another consideration might be the direction that the boards on your pergola run. the horizontal closure strips need to be installed on top of parallel boards that are less than 3 feet apart. so if the boards on top of your pergola run the wrong way, youll need to add some additional ones on top.
the key thing to remember when it comes to determining pergola rafter spacing is that you cannot go more than 16 inches from center-to-center between rafters. even though most pergolas dont have anything going on top of the rafters, most building codes require them to have the same spacing as structures that support floors or roofs.
its worth a few minutes of your time to investigate the sight lines from the house, the interior windows, and any other point from which the pergola will be visible. if you can see the top of the pergola from a second-floor window, for example, you may want to route wires or conduit for a ceiling fan so that theyre hidden.
tip: hopefully everything will align perfectly, but if you have to choose, line up the bottom sides of your rafter frame boards, as this is what will be visible. the top part of your pergola wont be all that noticeable, in general. use a scrap board and hammer to create a flat connection on the bottom ends of your boards, if necessary.
the pergola may someday support vines. i've found some online span charts, but they don't really apply to pergolas, which carry so much less load than floor/ceiling framing. any help on the beam
header boards your pergola will need a set of double-header boards that attach to each side of the post and are secured by 10 bolts. we use 2 x 8 or 2 x 10s for our header boards they add strength and a great look to the piece. you will need a total of 4 header boards for the pergola.
it's just four posts and some boards, but a pergola must stand plumb, level and square through all kinds of weather. i chose attractive, naturally rot-resistant western red cedar for this job.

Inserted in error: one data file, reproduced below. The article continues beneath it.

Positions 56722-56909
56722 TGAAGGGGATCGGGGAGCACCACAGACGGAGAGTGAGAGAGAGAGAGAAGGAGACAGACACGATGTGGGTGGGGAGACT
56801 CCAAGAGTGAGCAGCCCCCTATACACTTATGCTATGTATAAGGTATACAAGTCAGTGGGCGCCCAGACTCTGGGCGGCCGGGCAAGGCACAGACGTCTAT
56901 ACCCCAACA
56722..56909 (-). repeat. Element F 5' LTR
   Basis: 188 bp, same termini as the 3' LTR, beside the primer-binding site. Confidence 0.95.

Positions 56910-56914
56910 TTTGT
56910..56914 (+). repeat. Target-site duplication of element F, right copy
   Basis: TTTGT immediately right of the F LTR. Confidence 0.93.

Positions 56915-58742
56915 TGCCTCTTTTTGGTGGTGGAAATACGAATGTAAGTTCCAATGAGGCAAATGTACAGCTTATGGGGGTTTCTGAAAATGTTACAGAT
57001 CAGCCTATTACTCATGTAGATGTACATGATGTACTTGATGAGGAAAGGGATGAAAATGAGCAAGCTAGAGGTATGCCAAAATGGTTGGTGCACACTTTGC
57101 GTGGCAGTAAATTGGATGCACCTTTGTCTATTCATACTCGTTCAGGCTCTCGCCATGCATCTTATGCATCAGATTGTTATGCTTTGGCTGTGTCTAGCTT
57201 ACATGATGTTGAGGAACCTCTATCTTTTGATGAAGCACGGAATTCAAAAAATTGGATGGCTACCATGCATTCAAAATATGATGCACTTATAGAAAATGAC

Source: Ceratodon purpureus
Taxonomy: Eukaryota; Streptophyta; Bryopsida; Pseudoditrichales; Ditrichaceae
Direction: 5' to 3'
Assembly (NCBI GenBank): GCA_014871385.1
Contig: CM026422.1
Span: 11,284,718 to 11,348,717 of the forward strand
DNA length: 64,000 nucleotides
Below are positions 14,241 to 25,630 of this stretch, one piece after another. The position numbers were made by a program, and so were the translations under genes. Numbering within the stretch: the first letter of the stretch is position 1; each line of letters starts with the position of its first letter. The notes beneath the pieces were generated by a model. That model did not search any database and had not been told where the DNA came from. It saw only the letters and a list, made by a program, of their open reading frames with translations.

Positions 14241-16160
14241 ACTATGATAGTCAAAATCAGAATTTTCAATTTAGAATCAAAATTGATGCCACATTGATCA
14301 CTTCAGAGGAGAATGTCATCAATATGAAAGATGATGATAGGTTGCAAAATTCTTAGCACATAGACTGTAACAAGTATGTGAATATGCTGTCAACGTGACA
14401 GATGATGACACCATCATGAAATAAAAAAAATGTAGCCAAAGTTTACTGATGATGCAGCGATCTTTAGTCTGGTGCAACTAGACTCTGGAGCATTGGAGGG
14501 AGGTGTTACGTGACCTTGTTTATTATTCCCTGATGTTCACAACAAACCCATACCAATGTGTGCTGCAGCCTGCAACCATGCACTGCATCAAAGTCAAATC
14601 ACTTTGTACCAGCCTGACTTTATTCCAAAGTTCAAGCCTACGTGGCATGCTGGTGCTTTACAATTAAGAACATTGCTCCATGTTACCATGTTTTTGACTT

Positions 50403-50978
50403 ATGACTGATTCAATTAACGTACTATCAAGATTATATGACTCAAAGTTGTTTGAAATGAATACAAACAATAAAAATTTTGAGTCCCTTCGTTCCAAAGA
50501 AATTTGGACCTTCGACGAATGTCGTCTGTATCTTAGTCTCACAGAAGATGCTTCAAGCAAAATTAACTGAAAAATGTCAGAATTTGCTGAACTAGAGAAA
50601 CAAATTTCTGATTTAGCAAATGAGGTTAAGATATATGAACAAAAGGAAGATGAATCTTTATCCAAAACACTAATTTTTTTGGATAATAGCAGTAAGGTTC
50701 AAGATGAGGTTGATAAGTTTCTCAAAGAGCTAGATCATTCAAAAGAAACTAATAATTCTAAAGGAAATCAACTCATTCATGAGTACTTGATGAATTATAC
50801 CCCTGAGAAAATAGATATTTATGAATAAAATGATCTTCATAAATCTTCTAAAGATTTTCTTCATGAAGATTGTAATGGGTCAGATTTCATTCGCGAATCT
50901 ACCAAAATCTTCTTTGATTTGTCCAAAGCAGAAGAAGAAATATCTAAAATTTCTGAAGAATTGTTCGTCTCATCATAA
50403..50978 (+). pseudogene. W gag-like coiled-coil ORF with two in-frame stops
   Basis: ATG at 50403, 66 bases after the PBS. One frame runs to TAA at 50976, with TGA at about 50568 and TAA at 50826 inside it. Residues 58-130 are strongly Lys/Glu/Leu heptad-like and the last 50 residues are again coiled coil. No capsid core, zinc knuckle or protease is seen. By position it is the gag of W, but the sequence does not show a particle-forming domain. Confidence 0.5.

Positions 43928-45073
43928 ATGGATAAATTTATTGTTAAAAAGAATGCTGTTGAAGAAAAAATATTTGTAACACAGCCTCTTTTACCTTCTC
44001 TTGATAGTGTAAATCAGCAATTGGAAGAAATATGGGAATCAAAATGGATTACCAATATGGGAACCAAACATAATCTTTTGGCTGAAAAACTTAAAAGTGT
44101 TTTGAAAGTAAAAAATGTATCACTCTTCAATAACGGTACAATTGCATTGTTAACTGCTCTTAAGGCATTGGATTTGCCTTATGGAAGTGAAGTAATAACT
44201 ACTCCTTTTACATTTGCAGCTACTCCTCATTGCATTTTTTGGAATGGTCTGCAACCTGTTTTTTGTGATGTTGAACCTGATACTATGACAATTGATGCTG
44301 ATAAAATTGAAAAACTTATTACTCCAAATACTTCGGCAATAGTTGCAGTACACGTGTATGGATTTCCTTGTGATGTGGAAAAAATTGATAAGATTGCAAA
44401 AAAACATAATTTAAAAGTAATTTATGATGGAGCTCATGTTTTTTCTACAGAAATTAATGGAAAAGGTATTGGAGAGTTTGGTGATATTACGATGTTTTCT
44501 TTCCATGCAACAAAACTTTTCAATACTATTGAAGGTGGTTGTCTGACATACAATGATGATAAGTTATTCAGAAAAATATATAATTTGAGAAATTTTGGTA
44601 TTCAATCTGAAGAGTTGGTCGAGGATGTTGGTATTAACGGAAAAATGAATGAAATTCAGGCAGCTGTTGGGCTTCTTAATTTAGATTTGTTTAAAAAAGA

this is the fifth video in a series of instructional videos taking you through the entire installation process of the big kahuna or sombrero pergola kit from pergoladepot.com. all of our pergolas
the posts are 6x6 and the beams are paired 2x10. the joists on top of that are 2x8, and theres deck flooring on top of that. there is also a ledger that runs the width of the deck, so it is attached to the house. i dont want to attach the pergola to the house though. my idea for the pergola is this:
pergolas provide attractive shade options for your attached patio or other areas throughout your yard. many have open roofs, using wide rafters to cast shade for much of the day, although closed
each one, while built on the same principles, can look vastly different. take the rafter tailsthese are the decorative edges where the rafters cantilever outside the pergola's four-sided frame. they're a focal point, and spending a little time designing them is a good way to distinguish the entire structure.
the key to designing a pergola is its visual proportion. with 2×6 posts, the girders and cross-members will need to be larger, otherwise the top of the structure will look undersized and anemic. you also have to consider allowable span, based on the size of the pergola youre building. a 12-foot span is much too long for a 2×6 board, for example.
top 20 pergola designs, plus their costs first and foremost, what is a pergola? briefly, a pergola is an outdoor, open-frame structure commonly used as a stylish outdoor room providing privacy and elegant space for relaxation.
on an attached pergola, the ends of the rafters are attached to the ledger board at one end and sit on top of the beam at the other. with a freestanding pergola, the rafters typically sit on top of the beams on both sides. as with beams, it's common to cut the ends of rafters with decorative shapes.
before putting up a pergola, you need to have a tall fence or support posts with a top beam in order to mount the pergola beams. you can check out my post about building a slat wood privacy fence where i talk about mounting posts and creating the base which we used to support one side of the pergola.
the slanted slats on this pergola create more cool, relaxing shade for hot, summer afternoons. the wood of the pergola matches the wood around the exterior of the house as well as the wood used for the seating and tables. the grays used for the flooring, cushions, pillows, and tiles in the table top also echo each other. 3.